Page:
The NFL is not jumping to such early conclusions. According to multiple people familiar with the views of league leaders, NFL decision-makers believe the new system is working reasonably well, given the limitations of making judgment calls subject to replay scrutiny. The league’s leaders think the onus is on coaches, who pushed hard for the replay change in the offseason, to adjust to the rulings being made from New York by Al Riveron, the NFL’s senior vice president of officiating.
“I remain concerned,” said one of those people with knowledge of the league’s inner workings, stressing there always were reservations about replay being involved in subjective calls. “But actually, I feel pretty good about where it is. The line for reversal [of an on-field call] is going to be high. If you would move that line, it’s going to be even more confusing.”
The coaches’ complaints are not surprising given that a judgment call remains a judgment call even when subjected to replay, said that person and others familiar with the league’s thinking. They spoke on the condition of anonymity because of the controversy surrounding the topic.
“Any time you deal in the world of subjectivity, you’re going to have issues,” that person said. “It’s been okay. It doesn’t mean it’s been perfect. I think New York has done about as well as it can with this. There are going to be growing pains with this. That was always going to be the case.”
Another person with knowledge of the NFL’s views expressed similar sentiments, saying, “It’s really about reminding the coaches: ‘This is what you asked for.’ ” Of the rulings being made by Riveron, that person said: “He’s left it in the stadium. For the vast majority it’s a stay [with the original on-field call]. Is a surprise? No.”
Coaches seem to have a different view.
“I have no idea what it is going to look like moving forward,” Pittsburgh’s Mike Tomlin, a member of the NFL’s competition committee, said at a news conference last week after losing a replay challenge of an offensive pass interference call made against the Steelers during a win over the Cincinnati Bengals. “If anybody does, I’d appreciate it. I don’t think any of us have a feel on what that looks like.”
Tomlin called the interference rulings being made on replay “a moving target” for coaches.
After losing a challenge on which he tried to get defensive pass interference called against the Philadelphia Eagles in a game last month, Green Bay Packers Coach Matt LaFleur said, “I really don’t know what pass interference is any more.”
But trends have emerged. Coaches, it seems, have been slow to realize it is nearly impossible to have an on-field call of pass interference overturned, even when there is only slight contact involved. There is a better chance to have a non-call reversed via replay, although even that remains a long shot.
Through the first four weeks of the season, there was only one reversal of a pass interference penalty called on the field — including both offensive and defensive pass interference — among seven replay reviews. There were six reversals among 24 replay reviews of interference non-calls. That made, in all, seven reversals after 31 reviews.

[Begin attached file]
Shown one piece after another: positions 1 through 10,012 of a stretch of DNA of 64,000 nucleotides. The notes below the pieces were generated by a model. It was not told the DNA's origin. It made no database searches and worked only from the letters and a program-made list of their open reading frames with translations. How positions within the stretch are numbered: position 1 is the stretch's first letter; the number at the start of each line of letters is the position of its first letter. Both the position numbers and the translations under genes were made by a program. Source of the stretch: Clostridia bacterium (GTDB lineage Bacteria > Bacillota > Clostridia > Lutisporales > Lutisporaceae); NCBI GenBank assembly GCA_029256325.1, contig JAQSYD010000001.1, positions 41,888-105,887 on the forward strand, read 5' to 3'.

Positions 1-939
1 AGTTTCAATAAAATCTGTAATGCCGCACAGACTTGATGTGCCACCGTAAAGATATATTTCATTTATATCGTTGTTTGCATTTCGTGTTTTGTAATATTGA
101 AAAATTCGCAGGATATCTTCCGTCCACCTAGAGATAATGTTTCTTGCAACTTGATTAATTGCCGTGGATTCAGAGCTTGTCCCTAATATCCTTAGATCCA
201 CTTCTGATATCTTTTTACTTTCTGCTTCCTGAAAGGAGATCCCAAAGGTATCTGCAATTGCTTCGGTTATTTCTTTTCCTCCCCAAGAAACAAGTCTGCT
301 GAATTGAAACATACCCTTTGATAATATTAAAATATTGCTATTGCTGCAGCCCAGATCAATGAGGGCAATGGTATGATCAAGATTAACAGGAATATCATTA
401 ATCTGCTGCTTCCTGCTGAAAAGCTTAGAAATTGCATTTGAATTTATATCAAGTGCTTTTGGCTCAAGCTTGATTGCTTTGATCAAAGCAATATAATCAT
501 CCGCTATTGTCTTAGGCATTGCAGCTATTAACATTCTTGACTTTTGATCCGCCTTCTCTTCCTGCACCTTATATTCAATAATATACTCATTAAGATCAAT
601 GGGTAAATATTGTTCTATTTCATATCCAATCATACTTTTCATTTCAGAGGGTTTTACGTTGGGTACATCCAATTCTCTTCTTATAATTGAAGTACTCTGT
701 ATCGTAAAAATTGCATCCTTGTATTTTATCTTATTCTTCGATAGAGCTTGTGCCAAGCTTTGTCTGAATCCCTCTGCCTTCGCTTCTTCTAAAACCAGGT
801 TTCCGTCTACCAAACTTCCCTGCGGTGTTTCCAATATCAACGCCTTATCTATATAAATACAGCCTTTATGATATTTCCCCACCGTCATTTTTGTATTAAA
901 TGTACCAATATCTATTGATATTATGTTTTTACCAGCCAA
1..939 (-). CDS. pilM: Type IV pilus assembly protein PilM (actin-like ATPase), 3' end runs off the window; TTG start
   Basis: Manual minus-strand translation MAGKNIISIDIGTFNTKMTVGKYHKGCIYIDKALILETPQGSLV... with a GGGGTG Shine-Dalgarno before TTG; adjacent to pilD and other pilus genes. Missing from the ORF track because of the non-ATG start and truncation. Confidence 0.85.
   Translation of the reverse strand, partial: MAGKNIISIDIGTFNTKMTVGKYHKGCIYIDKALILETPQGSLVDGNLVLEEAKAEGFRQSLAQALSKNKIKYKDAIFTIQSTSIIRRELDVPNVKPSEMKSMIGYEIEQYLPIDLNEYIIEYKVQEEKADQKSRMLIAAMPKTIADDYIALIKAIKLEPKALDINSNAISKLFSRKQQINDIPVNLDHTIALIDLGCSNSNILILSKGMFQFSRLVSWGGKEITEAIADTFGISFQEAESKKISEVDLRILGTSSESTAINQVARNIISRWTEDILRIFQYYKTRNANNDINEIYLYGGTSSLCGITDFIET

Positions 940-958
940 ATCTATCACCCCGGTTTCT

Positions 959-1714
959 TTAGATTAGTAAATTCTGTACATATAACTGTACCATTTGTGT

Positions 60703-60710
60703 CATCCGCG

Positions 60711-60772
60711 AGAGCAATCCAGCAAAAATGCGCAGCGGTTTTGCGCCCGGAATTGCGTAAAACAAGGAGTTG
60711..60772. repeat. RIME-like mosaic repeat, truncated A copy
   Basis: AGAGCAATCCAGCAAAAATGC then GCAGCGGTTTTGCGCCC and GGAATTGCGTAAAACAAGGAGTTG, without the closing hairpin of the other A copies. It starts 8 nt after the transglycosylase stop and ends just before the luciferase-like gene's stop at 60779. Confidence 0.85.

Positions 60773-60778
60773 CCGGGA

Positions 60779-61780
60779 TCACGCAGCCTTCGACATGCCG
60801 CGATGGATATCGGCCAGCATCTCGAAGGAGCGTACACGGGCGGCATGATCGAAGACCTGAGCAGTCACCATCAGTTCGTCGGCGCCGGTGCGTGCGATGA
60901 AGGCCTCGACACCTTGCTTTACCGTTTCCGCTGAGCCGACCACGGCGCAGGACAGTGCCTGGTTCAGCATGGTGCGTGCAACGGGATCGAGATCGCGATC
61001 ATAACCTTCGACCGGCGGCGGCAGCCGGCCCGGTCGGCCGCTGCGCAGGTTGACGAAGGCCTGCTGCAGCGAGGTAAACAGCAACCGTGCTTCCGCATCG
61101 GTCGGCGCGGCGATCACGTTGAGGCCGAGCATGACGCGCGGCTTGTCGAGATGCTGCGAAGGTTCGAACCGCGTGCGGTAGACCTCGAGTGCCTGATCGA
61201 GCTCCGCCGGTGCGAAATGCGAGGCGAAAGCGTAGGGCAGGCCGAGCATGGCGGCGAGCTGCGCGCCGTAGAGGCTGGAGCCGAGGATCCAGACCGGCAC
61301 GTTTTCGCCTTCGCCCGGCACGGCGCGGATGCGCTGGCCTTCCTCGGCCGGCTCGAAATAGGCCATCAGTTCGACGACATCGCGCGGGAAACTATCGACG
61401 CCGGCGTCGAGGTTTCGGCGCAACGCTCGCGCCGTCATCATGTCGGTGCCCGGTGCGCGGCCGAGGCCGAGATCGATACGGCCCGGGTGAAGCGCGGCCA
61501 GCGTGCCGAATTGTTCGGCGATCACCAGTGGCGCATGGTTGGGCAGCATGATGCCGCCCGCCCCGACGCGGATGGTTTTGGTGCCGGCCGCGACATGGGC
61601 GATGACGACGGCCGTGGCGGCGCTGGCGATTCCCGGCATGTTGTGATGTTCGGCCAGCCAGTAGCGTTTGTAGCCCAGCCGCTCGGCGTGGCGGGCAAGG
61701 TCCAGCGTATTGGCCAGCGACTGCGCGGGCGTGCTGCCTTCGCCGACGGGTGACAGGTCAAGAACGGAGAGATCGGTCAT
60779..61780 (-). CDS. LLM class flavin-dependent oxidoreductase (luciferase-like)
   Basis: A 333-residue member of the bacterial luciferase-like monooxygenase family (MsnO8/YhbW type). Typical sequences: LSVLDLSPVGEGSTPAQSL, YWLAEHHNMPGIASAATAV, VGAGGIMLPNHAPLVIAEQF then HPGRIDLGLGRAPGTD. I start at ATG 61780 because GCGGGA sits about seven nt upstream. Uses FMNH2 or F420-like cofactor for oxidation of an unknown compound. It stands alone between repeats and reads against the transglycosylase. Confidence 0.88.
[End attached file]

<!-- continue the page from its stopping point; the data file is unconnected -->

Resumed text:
Coaches were among the leading advocates for the rule change ratified by the owners in March, on the heels of the missed pass interference call victimizing the New Orleans Saints in their loss to the Los Angeles Rams in the NFC title game in January, which made interference calls and non-calls subject to replay review. Coaches were said at the time to be unanimous in their support.
The competition committee had expressed wariness, based on its long-standing reluctance to make judgment calls by the on-field officials reviewable. Owners approved the new system on a one-year basis, meaning it will be up for reconsideration after this season.
Cowboys owner Jerry Jones said Tuesday in his weekly radio appearance on 105.3 The Fan in Dallas that those in the league should “be careful what you wish for.” The Cowboys’ Jason Garrett was among the coaches who pushed the hardest in March for the change. But Jones said Tuesday that “it’s very hard to sit there and add another layer of judgment” to officiating with replay reviews of interference.
“Replay, in my mind, should be there for a very egregious situation that just was blatantly missed,” Jones said. “I think the one in New Orleans, the one that started this recent rule, was egregious and should have been reviewed. But to have it on every play and have it at the will of the coach to make those calls, to have it done that way, is really kind of not as succinct as I like to see officiating.”
For now, the NFL is taking a wait-and-see approach, hoping that coaches adjust and that perception of the system changes.
“We’ve never changed a [major] rule where some people weren’t saying we’ve ruined the game,” one of those people familiar with the league’s views on the topic said. “Officiating is going to be criticized. That’s just the world we live in.”
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